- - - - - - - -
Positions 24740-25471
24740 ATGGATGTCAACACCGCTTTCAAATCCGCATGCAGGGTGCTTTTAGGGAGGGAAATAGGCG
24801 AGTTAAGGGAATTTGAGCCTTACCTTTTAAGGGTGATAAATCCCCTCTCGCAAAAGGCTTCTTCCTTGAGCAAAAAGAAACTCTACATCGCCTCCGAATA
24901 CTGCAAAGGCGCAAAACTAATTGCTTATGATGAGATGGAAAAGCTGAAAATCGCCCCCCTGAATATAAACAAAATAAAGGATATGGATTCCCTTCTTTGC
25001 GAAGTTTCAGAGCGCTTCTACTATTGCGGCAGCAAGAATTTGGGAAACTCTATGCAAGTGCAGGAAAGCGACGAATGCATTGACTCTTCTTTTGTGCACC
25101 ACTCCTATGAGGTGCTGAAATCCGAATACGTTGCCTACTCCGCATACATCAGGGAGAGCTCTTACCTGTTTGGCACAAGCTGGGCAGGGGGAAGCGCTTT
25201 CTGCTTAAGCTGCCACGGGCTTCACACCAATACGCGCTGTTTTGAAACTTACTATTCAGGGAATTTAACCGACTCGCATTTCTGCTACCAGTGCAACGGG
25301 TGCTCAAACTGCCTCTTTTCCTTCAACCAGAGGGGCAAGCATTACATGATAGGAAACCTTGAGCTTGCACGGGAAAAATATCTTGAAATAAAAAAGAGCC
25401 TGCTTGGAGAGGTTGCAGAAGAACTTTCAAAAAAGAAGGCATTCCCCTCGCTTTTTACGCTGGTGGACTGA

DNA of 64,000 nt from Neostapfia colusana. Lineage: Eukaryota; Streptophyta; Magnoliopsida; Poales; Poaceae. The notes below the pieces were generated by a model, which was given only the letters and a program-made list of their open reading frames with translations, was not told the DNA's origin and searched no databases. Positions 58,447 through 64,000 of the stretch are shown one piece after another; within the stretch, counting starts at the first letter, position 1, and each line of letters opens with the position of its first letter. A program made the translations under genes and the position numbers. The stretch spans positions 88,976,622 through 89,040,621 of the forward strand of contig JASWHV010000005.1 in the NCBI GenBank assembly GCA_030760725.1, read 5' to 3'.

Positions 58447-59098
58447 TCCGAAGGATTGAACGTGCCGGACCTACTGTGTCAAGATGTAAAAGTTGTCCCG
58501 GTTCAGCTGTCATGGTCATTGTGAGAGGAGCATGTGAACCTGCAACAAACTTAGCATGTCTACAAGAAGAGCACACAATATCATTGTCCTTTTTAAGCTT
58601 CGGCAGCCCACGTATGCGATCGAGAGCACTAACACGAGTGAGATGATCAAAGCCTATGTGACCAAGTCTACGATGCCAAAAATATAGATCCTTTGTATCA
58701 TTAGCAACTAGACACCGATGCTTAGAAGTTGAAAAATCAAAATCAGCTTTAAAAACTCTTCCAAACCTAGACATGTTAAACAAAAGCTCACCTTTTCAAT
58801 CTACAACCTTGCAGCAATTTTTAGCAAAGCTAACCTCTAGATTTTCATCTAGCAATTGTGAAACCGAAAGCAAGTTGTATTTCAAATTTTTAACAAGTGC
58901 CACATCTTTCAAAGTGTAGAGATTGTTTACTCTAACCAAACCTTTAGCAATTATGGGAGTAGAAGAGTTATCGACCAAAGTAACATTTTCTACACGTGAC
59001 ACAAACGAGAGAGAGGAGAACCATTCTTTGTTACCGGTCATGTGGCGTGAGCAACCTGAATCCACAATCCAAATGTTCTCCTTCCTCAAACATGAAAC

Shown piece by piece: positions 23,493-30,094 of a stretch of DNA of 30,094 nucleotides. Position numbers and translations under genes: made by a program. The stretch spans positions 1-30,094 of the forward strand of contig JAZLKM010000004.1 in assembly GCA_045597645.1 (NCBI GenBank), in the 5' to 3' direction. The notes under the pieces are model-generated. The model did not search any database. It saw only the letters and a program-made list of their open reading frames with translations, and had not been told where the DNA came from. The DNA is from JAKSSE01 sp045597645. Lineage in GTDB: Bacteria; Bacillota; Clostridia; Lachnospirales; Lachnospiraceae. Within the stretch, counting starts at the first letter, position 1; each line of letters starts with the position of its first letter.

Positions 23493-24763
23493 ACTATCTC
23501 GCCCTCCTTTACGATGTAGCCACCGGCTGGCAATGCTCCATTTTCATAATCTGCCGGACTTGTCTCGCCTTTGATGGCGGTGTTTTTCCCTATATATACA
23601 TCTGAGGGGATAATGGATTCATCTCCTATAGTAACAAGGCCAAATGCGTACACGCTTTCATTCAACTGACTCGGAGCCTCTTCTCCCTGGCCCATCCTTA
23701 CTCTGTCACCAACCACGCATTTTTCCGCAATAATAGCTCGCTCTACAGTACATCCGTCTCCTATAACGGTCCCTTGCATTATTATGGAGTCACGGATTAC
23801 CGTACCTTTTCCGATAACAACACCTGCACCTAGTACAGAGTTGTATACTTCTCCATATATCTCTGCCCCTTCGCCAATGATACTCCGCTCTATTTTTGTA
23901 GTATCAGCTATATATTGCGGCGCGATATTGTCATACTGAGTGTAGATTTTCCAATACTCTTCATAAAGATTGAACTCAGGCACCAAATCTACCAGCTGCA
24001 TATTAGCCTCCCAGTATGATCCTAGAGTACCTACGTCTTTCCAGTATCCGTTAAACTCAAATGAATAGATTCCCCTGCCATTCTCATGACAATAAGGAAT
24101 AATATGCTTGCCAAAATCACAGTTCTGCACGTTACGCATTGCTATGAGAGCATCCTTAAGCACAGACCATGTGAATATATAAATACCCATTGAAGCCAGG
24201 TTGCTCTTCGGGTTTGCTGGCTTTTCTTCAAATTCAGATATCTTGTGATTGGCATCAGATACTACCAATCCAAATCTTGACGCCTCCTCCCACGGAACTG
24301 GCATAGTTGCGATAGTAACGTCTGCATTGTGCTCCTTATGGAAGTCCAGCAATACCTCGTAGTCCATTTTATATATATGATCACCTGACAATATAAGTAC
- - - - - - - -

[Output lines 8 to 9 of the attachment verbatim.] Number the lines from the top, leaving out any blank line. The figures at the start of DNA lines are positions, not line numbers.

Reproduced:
25301 TGCTCAAACTGCCTCTTTTCCTTCAACCAGAGGGGCAAGCATTACATGATAGGAAACCTTGAGCTTGCACGGGAAAAATATCTTGAAATAAAAAAGAGCC
25401 TGCTTGGAGAGGTTGCAGAAGAACTTTCAAAAAAGAAGGCATTCCCCTCGCTTTTTACGCTGGTGGACTGA